Last week, I discussed my recent purchase of a cheesy toy camera on eBay.
Toy cameras have been popular with artists for several decades. The cheap plastic lenses, light leaks, and other imperfections of these cameras can result in interesting photographic effects, and the simple mechanics of the cameras prevent one from becoming caught up in technology. With a toy camera, you can concentrate on seeing your subject, and not endless fiddling with camera settings. One of the more popular brands has been the Holga, originally manufactured in Hong Kong beginning in 1982. They are now being manufactured in China and have been refined somewhat, but still have their quirks. Diana is another brand of toy camera that has been popular among artistic types. It was made in Hong Kong in the 1960s and 70s. The brand has been revived in the form of the the Diana F+, which is now being is being sold by a company called Lomography, which also markets Holga.
I noticed the Acme camera which I purchased on eBay for $14.66 bears a striking resemblance to the Diana, as you can see below.
At the wonderful web site Toycamera.com, I have learned that the Acme was made by the same Great Wall Plastic Company in Hong Kong where the original Dianas were produced. Great Wall turned out clones of the Diana under many brand names. For unknown reasons, several clones, including the Acme, had fake rangefinder light meters built into the camera bodies.
When the Acme arrived in its original cardboard box, a couple of problems became immediately apparent. The lens was just press fit onto the camera and could be easily pulled off. This was easy enough to fix with a little gaffer's tape. The shutter lever on the side of the lens barrel was intact, and the shutter worked. The switch on the other side of the lens for instant vs. button exposure also worked. Unfortunately, a third switch for selecting aperture was missing. The description on the box indicates "3 Apertures for Various Weather." Que sera sera--whatever the aperture will be will be.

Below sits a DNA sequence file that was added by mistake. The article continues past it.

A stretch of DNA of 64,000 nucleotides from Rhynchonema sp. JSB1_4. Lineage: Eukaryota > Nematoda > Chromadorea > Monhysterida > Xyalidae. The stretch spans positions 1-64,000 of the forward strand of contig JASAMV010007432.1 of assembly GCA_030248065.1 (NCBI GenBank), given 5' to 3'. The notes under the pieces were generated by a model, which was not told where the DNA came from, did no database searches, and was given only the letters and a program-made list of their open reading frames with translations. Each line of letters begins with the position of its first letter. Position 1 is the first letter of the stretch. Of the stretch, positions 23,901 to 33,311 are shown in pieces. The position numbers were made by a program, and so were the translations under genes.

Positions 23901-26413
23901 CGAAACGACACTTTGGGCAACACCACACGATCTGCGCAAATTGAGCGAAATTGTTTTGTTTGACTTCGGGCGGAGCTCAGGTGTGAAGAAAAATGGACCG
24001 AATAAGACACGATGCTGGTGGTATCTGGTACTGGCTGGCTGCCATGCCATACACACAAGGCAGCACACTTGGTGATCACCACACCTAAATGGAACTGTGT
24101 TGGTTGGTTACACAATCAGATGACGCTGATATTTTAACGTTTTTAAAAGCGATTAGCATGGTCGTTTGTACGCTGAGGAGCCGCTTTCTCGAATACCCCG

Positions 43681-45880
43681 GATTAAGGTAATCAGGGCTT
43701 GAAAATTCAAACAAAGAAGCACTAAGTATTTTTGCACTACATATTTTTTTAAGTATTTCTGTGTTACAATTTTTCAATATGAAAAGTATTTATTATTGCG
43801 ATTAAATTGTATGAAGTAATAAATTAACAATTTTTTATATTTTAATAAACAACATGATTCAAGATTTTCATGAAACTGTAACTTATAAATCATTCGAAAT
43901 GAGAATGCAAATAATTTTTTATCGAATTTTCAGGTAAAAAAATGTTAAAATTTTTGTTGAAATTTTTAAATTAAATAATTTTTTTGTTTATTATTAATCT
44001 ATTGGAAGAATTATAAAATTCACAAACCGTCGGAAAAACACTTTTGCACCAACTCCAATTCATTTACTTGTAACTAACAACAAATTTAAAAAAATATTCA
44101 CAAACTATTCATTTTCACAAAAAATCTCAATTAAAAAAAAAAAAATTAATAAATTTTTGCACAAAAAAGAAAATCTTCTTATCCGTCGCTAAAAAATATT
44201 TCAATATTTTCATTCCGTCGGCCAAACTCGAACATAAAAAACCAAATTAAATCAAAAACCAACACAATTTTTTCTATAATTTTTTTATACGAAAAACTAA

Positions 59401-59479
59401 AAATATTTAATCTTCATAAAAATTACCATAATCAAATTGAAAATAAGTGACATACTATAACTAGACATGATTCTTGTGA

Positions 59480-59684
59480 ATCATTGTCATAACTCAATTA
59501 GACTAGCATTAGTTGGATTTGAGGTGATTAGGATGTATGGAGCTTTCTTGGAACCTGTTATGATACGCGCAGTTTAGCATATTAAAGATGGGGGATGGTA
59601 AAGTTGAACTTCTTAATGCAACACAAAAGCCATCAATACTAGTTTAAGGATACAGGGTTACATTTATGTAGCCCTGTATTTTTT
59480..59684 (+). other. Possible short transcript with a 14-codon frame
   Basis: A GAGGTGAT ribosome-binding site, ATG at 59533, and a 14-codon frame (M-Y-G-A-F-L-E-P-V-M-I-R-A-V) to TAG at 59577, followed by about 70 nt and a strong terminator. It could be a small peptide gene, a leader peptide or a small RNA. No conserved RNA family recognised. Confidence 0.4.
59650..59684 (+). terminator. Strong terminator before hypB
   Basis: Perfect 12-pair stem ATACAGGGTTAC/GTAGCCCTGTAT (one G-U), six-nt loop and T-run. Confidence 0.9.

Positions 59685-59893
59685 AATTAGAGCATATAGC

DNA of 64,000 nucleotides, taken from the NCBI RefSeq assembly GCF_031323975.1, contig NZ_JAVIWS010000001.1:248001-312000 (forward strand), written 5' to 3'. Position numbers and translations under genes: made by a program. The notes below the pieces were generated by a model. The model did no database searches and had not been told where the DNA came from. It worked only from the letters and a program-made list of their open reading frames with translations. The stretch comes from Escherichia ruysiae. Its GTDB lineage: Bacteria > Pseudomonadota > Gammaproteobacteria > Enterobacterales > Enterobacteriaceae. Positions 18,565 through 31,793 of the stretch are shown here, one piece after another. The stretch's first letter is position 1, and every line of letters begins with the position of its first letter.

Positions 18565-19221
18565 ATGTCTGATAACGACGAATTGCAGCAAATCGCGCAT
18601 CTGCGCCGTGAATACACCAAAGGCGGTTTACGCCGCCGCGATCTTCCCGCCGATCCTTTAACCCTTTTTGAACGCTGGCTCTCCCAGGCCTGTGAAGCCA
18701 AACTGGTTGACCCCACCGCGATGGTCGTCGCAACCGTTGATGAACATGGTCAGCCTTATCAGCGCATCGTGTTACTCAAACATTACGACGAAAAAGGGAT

More problematic was the fact that the knob to wind the film was cracked where it fit over its associated shaft. I made a couple attempts to fix it with super glue, which failed. I tried screwing the knob to the shaft, which resulted in the shaft cracking. The more I worked on it, the more the brittle plastic of the mechanism crumbled. Finally, I made a replacement shaft out of an oak dowel, with a little oak paddle on the end that would slip into the film spool. The oak paddle broke off after winding the film through a couple exposures, so the next repair used an ebony paddle on an oak shaft, which so far has worked.
I was careful to take the camera into a totally dark room to remove the film when I made these repairs, and store it in aluminum foil until I could put it back in the camera. Unfortunately, on one occasion, I neglected to move the locking lever on the back of the camera to the closed position after reinstalling the film, and the back of the camera fell off. I probably also suffered some light leaks when I removed the broken winding knob from its shaft with the film in the camera.
A few exposures survived all these events, and this is one of my favorites. It's a low spot in our neighborhood where mist was rising from the ground one morning. I can't explain the peculiar glow and all the other crazy artifacts on the image.
In postprocessing, I put a negative filter on the image, which I also like:
In future posts, I'll present some more conventional images, if you can apply that term to pictures taken with this type of camera.